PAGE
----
Seriously, I would never expect to survive on found food alone, but I can't resist going out and beating the bushes now and then.
During my Penny-Wise Eat Local Challenge week I saw a quail under a bush, but I wasn't sure how to catch it (and would it be legal?). I know there are deer, hares and wild turkeys in the woods behind my house, but the same questions apply.
Well, so much for free, local fauna (and lucky you, Bambi).
Flora, on the other hand, I can catch. Still not certain if I was violating any ordinances by going out and catching some, but I did it anyway. Weeds (dandelion, miner's lettuce) are probably fair game but swiping tender, young grape leaves off the vine at my local Basque eatery might be a no-no if I didn't ask first. (I asked. A-OK.)
I didn't know who to ask about the pickleweed in the picture, though. It grows in a salt marsh, and salt marshes in California tend to be all tree-huggy and protected. So I snuck it, on the sly. A few quick slashes, a couple furtive stashes, and I had my sack of salicornia, aka glasswort, samphire, or in a marketer's idea of charming sellability, "seabeans." Around my neighborhood, it's known colloquially as pickleweed, and I like that.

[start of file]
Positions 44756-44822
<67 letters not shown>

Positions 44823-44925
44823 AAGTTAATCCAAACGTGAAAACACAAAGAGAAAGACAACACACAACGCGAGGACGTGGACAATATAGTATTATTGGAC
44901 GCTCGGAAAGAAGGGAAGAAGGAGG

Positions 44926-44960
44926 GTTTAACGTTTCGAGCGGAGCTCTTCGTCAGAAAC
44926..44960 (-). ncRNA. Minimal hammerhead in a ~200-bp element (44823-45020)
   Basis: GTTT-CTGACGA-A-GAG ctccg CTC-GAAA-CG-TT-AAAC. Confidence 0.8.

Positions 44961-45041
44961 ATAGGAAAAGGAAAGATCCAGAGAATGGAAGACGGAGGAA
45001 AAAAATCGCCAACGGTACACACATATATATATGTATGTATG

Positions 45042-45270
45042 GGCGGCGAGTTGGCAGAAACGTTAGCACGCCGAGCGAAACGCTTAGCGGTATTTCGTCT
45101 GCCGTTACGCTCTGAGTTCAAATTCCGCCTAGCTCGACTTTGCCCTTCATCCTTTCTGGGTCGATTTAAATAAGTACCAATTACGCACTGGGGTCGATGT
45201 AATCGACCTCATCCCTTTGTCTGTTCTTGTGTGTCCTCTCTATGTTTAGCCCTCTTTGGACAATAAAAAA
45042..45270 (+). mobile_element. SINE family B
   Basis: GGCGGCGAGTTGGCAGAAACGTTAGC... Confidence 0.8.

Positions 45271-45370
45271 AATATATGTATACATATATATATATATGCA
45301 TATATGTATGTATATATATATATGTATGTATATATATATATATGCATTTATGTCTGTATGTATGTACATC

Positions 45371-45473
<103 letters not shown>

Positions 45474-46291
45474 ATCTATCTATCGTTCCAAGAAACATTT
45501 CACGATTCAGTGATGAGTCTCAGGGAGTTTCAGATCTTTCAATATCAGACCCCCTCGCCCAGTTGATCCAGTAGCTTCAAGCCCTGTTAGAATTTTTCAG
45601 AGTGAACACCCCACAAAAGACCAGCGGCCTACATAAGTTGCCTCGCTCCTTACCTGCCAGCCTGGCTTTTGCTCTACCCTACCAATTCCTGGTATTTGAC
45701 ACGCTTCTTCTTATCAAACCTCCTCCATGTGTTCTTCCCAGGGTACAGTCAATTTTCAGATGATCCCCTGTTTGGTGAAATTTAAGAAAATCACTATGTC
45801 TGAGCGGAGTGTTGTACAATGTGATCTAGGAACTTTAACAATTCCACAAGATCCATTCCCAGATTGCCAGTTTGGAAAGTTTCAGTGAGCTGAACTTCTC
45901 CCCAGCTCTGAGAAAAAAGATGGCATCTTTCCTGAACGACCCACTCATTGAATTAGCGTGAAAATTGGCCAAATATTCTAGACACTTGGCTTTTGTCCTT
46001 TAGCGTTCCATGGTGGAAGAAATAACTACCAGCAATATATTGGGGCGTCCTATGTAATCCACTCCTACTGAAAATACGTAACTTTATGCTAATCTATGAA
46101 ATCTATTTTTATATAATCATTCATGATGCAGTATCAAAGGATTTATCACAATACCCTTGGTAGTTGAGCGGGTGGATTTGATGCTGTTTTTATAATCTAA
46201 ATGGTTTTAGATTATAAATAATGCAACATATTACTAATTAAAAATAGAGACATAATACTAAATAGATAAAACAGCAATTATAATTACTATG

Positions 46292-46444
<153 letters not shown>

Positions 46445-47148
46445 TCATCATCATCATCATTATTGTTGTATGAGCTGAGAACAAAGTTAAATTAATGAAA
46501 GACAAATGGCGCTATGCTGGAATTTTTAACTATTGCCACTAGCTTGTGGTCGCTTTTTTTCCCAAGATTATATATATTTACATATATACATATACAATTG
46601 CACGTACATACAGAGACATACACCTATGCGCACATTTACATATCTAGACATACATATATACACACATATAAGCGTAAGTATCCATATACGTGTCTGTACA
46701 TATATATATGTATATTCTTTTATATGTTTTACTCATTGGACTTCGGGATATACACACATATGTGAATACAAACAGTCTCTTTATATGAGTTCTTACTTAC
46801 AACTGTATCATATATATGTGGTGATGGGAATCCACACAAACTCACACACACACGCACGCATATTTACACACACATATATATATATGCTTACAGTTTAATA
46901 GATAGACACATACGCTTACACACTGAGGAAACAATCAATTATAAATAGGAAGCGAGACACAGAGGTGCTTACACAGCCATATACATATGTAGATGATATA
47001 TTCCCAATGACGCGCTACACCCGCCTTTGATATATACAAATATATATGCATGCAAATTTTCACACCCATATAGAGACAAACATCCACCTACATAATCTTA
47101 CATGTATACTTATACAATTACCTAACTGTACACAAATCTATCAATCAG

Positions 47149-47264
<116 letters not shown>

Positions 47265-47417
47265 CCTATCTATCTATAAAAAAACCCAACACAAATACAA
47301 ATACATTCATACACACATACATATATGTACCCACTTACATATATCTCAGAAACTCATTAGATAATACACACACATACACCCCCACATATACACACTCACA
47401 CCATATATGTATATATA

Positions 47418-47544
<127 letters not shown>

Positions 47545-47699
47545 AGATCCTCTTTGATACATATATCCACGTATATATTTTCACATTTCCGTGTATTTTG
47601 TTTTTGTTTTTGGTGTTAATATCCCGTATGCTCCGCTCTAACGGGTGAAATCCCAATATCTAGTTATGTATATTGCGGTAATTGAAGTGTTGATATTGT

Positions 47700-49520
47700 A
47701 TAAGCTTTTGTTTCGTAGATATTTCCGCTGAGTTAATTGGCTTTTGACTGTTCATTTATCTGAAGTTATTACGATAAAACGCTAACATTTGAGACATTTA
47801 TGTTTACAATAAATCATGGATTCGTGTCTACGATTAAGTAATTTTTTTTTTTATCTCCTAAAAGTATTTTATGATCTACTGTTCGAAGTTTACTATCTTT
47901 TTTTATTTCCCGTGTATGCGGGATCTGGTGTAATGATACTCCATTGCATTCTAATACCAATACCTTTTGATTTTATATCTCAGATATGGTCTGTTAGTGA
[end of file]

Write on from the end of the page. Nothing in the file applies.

I like pickleweed, too. It's crunchy, tender, juicy, and kind of salty. You can eat it raw, although historically it was pickled. (I pickled some last year, but this year I felt much braver and just snacked on the fresh spikes.)
Cranky's idea for using them in a dish was a play on food words: Three Bean Salad. We cooked, separately, two kinds of dried local beans (one from a Napa boutique, and a much cheaper one from the Sacramento Valley), and stirred them into a handful cut-up seabeans. The dressing was local olive oil, homemade local cider vinegar, a pinch of local habanero powder. No salt needed.
Cost for two servings (and there were leftovers): $2.25.